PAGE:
Client experience

14 Sep. 2018
Author
Roberto Plaja

Should there be anything else in the mind of clients aside from sound financial and investment advice?

Should there be anything else in the mind of clients aside from sound financial and investment advice?

Should there be anything else in the mind of clients aside from sound financial and investment advice?

Last week two articles in the Financial Times reminded me of the power of creativity. The first (here) describes aggressive tactics for acquiring customers in high-end retail banking, a novel twist on the sophisticated wining and dining for the super-wealthy. The second (here) highlights how private banking units have been beefing up their art “investment” advice activities. If only we still had Andy Warhol around to translate both pieces in amusing – and for him highly profitable – canvasses.

Leaving aside a discussion on the merits of investing in art, there is no doubt that the commercialization of advice has augmented in intensity and pervasiveness, mostly at the expense of sound judgement and tangible client results. This, as usual, is not all the banking industry’s fault. Some years ago, a large client left the bank I was working with because we were not being proactive enough with sport-event tickets and offering “help” to one of his children in his budding career. Not a word on how well and why his portfolio was performing. But the industry should push back and refocus clients’ attention to the real job at hand, instead of inventing new concoctions to produce a win.

A classic example surfaced when I looked into the possibility of collaborating with a very well-known and successful group of independent financial advisors. After several calls, email exchanges and a trip to visit with them at their headquarters, they determined that I would not be in a position to provide the same “client experience” they wanted to associate with.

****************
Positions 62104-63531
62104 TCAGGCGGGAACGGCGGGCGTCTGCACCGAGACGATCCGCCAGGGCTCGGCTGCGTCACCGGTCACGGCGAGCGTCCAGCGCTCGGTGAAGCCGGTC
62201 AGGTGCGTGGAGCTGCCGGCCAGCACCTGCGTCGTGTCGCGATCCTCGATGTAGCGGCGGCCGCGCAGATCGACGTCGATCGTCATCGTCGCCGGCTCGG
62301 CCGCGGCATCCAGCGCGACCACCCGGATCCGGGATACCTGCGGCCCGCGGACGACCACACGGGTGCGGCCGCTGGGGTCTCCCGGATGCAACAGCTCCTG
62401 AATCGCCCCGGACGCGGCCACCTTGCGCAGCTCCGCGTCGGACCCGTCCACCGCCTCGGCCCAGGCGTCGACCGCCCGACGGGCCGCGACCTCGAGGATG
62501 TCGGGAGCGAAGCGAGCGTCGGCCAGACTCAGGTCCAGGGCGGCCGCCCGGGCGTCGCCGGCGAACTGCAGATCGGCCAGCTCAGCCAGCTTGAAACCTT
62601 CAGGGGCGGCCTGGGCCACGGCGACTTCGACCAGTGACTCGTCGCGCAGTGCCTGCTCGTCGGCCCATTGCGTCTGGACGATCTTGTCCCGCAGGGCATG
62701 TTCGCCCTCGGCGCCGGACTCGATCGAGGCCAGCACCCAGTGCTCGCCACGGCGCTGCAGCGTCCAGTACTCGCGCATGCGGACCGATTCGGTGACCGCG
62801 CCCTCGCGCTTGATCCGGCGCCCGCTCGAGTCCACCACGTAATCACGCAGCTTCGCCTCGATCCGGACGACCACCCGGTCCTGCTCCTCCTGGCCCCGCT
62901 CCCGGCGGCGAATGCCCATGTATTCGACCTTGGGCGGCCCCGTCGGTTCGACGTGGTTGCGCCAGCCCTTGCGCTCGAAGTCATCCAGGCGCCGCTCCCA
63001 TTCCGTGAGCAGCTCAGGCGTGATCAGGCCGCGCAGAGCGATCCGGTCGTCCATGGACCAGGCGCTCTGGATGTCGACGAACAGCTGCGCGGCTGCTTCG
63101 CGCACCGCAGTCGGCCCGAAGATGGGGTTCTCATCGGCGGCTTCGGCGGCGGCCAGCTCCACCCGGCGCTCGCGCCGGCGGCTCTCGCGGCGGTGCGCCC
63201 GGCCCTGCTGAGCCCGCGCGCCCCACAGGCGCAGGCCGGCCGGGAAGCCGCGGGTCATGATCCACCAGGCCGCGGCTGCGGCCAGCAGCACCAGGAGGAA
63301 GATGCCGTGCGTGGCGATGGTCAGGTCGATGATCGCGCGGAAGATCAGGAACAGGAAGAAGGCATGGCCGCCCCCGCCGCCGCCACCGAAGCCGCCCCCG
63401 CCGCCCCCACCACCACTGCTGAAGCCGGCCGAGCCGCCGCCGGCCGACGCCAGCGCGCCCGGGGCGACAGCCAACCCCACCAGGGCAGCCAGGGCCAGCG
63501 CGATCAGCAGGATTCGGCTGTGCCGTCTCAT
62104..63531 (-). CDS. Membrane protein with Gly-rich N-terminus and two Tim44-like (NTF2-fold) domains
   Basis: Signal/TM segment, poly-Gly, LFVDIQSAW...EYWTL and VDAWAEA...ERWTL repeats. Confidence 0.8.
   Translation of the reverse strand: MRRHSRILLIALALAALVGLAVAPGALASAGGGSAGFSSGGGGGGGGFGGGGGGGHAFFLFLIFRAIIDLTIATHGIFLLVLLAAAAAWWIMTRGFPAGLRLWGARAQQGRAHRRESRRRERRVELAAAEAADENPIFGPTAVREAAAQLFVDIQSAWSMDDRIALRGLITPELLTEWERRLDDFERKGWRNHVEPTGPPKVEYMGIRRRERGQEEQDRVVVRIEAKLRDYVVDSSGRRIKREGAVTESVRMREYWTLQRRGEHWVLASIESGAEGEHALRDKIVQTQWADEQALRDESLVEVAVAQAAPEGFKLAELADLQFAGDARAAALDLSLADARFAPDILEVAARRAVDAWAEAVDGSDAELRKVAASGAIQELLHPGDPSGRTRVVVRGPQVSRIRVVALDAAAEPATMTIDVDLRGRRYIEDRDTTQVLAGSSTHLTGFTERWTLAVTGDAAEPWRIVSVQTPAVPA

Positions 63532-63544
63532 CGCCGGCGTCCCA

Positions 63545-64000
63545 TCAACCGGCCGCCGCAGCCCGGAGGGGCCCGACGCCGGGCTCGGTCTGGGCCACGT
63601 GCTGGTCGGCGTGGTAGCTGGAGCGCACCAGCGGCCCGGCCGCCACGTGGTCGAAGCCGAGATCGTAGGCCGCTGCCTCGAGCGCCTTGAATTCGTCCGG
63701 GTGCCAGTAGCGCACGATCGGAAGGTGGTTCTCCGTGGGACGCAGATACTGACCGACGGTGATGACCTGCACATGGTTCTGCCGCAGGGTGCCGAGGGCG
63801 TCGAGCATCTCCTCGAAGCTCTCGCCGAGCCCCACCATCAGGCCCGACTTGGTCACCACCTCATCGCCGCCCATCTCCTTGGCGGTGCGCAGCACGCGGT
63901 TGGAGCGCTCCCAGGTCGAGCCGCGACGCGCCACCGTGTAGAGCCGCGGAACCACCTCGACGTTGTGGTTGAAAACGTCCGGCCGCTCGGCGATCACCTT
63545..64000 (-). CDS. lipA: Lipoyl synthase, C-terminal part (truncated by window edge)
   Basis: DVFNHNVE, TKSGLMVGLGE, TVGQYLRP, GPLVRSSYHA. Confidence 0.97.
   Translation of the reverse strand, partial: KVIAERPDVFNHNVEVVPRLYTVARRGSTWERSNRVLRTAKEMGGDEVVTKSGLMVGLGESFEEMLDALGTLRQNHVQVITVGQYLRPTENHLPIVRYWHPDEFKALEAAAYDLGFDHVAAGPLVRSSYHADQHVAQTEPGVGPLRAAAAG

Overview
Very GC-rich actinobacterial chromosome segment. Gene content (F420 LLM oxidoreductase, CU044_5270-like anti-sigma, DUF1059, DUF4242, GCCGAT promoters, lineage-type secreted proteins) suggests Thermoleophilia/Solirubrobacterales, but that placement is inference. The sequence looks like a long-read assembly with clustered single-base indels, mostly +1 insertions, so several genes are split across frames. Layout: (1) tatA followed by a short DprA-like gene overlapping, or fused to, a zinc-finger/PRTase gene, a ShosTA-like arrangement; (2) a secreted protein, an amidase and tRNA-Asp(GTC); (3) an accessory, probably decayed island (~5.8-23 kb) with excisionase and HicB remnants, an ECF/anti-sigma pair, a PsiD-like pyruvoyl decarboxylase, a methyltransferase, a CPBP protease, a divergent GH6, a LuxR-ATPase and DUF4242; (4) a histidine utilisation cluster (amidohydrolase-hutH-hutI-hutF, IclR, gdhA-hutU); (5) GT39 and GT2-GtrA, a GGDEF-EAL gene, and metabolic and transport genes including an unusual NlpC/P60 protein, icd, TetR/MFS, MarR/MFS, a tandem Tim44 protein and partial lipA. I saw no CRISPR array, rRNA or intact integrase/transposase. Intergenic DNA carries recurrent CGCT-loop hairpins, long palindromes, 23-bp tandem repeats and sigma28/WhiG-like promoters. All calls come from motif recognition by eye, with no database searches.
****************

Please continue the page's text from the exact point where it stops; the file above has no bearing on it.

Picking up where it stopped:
“Client experience.” What exactly does that mean? Think about it for a moment. It conjures images of hallucinogenic perceptions holographically enhanced in a dim room with mist, where the client can “experience” the invigorating effects of sophisticate financial advice. Or it can bring up images of a massage parlor. Either way what the two words show in this context is the complete delinking financial advisory firms regularly produce between the substance of their message and the verbiage they use to deliver it. Even when they are dealing with one of their own: if they did not want to work with me, that is perfectly fine; just say so and, if you wish, give concrete reasons for the decision.

Not all advisors provide the right “client experience” for some. Fair enough; in my case I could never satisfy all profiles and investment needs in the world. In fact, I’m not sure I would be interested in doing that if it were possible. What I am interested in is providing the right framework and the elements an investor needs to think about before running a portfolio, and the discipline to work a plan. No pyrotechnics or fancy phrase work required; just pure and simple advice.
Instead of looking for “experiences” in finance think about the purpose of your money (if you don’t know its purpose, you have too much of it; give it to charity), your time horizon, and the likelihood and size of any withdrawals during the life of the portfolio.